This is the first of what will probably be a regular thing here on I Heart Guitar. I work in the Melbourne CDB three days a week (the other days I get to work from home, woo), so my morning and afternoon commutes are typically my time to zone out and listen to music and/or read a book. Some days I get more time to do this than I would like, with Melbourne’s train system providing alarmingly sporadic service following the recent heatwave. But that’s not a matter for this blog. I’ll save my rants about public transport for muttering under my breath while walking home in 42 degree celcius heat, which happened one day last month.
Today on the way to work I listened to Queensryche’s 2003 album, ‘Tribe.’ Although it’s certainly not their most well-known recording (with both ‘Operation:MindCRIME’ and ‘Empire’ sharing the ‘Alec Baldwin’ status in their back catalogue I imagine it’s hard for the other CDs to feel like anything but Billy Baldwyn or, worse, Stephen) – I think ‘Tribe’ is one of my favourites. It has heavy minor-key grooves, big Geoff Tate vocals, a kind of dry, punchy production, and probably best of all, contributions from the band’s founding guitarist Chris DeGarmo, who left following their ‘Hear In The Now Frontier’ CD (which I didn’t really like at the time but now kinda dig). Tracks co-written by Degarmo are ‘Open,’ ‘Desert Dance,’ ‘Falling Behind,’ ‘The Art Of Life’ and ‘Doin’ Fine.’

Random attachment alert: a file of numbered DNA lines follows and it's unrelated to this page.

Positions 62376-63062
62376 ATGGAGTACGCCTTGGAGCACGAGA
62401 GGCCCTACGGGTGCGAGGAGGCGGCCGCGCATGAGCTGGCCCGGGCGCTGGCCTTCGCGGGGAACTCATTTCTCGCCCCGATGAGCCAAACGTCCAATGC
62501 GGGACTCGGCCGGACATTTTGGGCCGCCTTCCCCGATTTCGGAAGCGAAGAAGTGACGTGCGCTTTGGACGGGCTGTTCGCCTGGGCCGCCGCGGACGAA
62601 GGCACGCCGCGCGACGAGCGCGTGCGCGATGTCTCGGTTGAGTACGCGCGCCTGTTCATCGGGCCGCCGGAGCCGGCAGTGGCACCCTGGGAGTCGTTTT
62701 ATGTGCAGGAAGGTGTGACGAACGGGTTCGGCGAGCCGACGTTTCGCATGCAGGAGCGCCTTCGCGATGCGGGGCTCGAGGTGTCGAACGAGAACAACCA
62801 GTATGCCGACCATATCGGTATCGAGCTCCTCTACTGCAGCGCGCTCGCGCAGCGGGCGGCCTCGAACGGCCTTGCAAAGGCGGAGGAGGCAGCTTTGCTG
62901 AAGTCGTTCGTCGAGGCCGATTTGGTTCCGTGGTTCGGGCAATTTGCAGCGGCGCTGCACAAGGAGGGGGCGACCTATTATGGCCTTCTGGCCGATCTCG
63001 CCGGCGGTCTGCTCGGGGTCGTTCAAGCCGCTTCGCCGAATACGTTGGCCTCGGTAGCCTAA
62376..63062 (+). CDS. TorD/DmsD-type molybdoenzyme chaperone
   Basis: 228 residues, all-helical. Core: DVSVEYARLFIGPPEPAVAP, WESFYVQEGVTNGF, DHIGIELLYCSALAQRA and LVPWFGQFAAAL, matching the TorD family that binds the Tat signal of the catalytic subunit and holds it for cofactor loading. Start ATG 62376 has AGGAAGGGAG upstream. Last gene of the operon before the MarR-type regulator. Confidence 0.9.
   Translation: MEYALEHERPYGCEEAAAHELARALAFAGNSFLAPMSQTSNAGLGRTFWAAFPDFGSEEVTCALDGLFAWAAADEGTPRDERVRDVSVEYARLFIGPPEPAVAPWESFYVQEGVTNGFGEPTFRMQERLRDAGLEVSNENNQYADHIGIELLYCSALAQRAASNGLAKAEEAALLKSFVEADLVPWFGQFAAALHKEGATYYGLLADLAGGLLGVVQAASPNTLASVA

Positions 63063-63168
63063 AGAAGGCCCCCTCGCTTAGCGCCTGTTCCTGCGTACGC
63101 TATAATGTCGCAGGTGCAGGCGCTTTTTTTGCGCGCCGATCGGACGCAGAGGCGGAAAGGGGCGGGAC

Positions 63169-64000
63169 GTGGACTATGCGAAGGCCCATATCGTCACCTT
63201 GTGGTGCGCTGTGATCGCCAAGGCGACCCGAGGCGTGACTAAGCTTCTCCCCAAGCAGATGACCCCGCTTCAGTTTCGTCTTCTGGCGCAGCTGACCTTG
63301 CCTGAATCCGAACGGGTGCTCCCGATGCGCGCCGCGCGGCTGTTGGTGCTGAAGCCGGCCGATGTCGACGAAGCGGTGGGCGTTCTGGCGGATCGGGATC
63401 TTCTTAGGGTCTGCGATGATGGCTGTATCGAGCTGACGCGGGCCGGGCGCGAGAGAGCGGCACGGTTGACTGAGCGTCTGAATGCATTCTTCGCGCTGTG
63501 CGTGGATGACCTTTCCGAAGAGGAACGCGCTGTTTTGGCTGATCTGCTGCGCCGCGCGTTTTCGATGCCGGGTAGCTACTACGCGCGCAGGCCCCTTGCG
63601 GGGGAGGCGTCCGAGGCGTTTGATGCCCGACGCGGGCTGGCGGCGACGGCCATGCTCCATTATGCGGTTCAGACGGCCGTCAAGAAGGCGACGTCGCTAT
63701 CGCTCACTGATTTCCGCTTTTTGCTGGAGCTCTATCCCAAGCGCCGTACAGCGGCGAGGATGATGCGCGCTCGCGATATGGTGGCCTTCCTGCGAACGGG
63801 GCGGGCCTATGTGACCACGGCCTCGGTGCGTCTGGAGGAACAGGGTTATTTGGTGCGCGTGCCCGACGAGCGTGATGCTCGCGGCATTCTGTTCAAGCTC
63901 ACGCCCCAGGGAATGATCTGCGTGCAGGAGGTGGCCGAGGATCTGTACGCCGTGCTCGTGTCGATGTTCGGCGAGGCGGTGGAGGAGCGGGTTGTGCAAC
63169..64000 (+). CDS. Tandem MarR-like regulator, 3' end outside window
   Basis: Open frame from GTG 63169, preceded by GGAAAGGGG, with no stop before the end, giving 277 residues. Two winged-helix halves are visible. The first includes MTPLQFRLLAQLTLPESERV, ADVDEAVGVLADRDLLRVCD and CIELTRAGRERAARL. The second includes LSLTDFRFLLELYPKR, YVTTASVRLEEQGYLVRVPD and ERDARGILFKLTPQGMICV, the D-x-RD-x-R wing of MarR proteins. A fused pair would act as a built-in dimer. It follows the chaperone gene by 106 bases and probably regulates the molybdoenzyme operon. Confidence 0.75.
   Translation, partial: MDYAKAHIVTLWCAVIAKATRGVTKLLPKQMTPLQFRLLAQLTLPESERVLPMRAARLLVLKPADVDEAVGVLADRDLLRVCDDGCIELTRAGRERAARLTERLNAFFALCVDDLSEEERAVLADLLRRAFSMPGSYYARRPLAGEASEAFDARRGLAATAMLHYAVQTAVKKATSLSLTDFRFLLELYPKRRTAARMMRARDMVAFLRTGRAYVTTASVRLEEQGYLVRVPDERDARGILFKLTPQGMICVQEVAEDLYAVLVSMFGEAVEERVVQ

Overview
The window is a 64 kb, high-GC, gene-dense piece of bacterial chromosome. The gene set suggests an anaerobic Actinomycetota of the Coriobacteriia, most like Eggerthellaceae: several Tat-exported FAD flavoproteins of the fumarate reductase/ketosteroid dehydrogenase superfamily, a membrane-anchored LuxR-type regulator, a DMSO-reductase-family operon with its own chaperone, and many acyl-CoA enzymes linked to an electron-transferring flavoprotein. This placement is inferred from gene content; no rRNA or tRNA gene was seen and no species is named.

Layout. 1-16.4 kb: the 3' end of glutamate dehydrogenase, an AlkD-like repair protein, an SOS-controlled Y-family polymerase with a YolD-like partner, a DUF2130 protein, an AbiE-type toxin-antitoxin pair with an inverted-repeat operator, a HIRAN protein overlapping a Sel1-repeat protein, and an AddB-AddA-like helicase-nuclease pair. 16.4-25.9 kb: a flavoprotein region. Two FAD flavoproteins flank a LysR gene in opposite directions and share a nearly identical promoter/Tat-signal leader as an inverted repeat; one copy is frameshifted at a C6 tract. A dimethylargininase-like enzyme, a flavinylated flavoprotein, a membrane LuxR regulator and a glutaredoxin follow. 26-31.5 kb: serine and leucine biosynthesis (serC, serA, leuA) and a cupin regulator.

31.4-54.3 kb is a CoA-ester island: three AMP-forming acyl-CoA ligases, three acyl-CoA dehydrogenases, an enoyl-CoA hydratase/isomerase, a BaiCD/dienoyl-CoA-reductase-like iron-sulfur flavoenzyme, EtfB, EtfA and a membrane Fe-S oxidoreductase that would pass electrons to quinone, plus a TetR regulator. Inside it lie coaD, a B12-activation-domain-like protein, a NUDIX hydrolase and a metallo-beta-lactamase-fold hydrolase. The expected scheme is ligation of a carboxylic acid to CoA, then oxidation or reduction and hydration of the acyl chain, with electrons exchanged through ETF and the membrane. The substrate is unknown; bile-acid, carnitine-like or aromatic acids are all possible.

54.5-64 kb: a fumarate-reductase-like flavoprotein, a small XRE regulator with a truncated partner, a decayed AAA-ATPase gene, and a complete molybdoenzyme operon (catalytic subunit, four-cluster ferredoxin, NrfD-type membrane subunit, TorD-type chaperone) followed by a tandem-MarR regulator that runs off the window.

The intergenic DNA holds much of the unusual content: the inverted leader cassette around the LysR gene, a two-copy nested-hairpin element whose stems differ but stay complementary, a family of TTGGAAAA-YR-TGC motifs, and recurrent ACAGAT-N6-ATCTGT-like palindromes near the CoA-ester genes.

For the record, I think my favourite moment on the album is when Tate, in a boomy, resonant baritone that reminds me of Henry J Waternoose from Monsters Inc, says “Sequoia trees” in the title track. This dude could read the instruction manual for a dustbuster and make it sound epic.